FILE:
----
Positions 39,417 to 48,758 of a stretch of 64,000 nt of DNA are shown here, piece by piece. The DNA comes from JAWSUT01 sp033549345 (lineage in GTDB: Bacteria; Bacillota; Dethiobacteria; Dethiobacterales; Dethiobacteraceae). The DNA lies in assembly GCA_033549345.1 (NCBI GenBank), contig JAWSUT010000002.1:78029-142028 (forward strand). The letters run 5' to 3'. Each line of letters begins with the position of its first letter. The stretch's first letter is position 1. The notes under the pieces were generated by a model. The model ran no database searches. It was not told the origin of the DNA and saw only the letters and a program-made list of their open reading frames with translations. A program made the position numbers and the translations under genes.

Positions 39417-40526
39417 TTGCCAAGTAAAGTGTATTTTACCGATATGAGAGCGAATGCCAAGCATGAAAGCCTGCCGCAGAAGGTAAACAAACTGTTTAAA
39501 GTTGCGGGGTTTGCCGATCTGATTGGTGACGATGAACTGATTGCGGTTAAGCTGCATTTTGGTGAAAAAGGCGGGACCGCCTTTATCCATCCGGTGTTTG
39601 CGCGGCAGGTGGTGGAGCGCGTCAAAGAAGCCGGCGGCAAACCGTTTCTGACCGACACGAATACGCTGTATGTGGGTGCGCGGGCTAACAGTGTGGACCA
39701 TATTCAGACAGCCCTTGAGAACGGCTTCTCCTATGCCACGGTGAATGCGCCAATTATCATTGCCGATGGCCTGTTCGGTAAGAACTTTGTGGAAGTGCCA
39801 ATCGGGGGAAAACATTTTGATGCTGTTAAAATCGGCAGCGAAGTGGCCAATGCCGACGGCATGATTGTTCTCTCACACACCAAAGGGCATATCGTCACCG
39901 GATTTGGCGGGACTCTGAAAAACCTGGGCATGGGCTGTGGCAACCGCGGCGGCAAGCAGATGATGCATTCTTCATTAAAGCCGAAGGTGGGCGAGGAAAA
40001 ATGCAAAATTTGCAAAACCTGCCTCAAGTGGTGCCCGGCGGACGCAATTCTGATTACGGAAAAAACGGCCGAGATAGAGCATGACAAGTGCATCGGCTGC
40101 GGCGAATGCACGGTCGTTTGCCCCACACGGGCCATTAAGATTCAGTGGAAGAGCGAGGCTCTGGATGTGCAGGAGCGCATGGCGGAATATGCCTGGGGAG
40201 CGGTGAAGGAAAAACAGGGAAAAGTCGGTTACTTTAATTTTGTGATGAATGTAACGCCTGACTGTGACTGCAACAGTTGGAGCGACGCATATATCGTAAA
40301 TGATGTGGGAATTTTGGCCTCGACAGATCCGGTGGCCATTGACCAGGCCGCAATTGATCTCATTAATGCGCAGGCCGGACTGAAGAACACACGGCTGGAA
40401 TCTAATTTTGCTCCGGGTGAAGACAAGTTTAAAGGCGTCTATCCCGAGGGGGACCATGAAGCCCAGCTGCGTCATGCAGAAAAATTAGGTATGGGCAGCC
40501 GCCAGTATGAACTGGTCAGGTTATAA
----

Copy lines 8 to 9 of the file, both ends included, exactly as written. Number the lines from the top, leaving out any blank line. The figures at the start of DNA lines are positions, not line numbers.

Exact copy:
39901 GATTTGGCGGGACTCTGAAAAACCTGGGCATGGGCTGTGGCAACCGCGGCGGCAAGCAGATGATGCATTCTTCATTAAAGCCGAAGGTGGGCGAGGAAAA
40001 ATGCAAAATTTGCAAAACCTGCCTCAAGTGGTGCCCGGCGGACGCAATTCTGATTACGGAAAAAACGGCCGAGATAGAGCATGACAAGTGCATCGGCTGC